These stats are alarming considering retirement is not as far away anymore - but not entirely surprising. Mid-life responsibilities like taking care of aging parents, paying for a child’s college education and providing for a family can take your focus away from investing in your future.
Fortunately, even if you’re facing competing priorities, there are a few steps you can take to stay on track (or get back on track) in your 40’s. Remember, retirement planning is a marathon. You can’t expect to sprint at the end to win the race. Instead, a consistent approach to saving early on is what will improve your chance of living the dream in your golden years.
Although retirement planning isn’t one-size fits all, here are a few steps you should take in your 40’s:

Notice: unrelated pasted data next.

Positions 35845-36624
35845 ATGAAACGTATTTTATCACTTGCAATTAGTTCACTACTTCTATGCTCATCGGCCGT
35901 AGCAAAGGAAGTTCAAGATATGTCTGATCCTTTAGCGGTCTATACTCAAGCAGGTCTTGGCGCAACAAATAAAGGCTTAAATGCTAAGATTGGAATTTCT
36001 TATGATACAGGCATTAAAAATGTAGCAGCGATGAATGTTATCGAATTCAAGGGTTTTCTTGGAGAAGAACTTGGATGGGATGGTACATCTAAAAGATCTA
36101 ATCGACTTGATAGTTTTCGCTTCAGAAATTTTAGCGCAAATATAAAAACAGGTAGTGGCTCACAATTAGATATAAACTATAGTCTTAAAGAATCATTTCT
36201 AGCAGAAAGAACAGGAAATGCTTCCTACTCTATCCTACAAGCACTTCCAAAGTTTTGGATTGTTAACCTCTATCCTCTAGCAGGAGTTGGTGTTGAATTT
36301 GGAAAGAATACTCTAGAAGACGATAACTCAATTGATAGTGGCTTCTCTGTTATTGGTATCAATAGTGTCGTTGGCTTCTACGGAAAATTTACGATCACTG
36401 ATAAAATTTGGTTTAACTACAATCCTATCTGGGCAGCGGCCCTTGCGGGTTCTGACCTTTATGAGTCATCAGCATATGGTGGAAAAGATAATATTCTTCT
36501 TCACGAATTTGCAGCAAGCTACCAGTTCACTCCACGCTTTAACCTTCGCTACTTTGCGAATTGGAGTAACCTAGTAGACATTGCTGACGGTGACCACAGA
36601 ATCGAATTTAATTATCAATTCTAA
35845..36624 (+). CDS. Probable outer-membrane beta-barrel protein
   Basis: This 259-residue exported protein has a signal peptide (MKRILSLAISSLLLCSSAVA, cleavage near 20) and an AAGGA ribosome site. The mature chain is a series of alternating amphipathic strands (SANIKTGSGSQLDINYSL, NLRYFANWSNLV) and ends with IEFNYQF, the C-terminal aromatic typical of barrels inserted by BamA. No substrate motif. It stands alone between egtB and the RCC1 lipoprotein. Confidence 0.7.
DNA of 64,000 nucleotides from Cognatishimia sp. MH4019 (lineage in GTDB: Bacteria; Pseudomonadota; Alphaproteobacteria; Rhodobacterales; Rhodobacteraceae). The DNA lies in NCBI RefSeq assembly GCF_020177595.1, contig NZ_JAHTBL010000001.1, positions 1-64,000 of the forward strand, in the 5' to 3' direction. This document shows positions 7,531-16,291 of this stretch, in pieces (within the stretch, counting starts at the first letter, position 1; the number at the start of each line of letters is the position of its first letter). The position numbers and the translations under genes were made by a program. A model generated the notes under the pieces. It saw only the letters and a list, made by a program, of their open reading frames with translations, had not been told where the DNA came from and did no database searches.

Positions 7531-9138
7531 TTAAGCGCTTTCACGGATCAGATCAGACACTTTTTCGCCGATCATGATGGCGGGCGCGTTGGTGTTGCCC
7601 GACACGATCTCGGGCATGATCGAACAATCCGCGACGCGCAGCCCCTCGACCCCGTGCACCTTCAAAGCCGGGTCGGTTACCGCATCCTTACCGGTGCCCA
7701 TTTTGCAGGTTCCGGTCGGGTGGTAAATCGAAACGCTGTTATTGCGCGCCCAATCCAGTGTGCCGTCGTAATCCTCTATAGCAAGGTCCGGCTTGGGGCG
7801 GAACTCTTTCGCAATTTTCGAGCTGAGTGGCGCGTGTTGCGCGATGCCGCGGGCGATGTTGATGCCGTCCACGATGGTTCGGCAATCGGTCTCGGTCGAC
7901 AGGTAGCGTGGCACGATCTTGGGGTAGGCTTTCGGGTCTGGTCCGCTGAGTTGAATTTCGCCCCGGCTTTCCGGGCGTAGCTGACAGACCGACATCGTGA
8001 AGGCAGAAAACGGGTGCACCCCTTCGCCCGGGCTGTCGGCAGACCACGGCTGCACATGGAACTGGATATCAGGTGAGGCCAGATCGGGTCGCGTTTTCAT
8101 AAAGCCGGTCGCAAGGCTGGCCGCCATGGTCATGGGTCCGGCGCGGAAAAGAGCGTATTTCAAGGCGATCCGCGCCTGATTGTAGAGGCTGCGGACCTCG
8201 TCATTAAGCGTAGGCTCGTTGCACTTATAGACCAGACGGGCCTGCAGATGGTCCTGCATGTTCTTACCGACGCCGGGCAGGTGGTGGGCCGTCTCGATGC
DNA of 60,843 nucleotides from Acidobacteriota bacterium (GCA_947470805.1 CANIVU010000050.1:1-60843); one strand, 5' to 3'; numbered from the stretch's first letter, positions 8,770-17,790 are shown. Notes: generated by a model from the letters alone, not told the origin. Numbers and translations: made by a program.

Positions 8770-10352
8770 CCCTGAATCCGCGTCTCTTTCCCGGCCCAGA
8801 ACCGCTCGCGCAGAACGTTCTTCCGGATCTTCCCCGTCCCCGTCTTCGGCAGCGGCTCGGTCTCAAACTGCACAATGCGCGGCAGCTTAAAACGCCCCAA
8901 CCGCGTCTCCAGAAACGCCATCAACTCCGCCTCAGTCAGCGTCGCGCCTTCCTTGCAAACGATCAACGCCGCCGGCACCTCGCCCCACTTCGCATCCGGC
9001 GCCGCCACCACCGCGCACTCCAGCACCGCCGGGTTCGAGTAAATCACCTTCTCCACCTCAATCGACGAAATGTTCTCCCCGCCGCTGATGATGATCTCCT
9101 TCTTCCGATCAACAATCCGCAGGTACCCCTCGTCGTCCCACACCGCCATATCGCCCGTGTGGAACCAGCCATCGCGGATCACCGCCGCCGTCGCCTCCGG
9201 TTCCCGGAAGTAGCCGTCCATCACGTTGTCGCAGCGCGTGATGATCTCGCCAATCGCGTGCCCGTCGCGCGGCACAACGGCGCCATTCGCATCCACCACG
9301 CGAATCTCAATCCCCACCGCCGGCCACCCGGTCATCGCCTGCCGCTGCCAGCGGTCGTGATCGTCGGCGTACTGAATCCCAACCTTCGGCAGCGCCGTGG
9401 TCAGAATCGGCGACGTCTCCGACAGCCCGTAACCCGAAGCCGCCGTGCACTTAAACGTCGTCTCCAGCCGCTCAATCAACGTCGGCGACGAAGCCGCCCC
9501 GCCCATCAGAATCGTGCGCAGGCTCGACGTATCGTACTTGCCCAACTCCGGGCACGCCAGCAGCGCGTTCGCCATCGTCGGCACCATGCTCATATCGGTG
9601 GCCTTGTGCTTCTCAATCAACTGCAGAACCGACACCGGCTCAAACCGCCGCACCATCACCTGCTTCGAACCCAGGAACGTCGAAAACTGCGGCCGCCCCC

1. Know Where You Stand With Your Retirement Savings
Do you know how much you’ll need for retirement? Have you estimated how much you’ll have based on your current savings? You should. Understanding exactly where you stand is the only way you can set the right goals to move forward.
Use a retirement calculator to enter your age, the amount of savings you have, income and other related savings. It’ll tell you how much you need to put away in the next 25 years. Or if you can’t save that much, you can learn about different options to retire later or use alternate sources of income in your calculations, such as Social Security, your Home Equity, etc.
2. Prioritize Retirement Over College Savings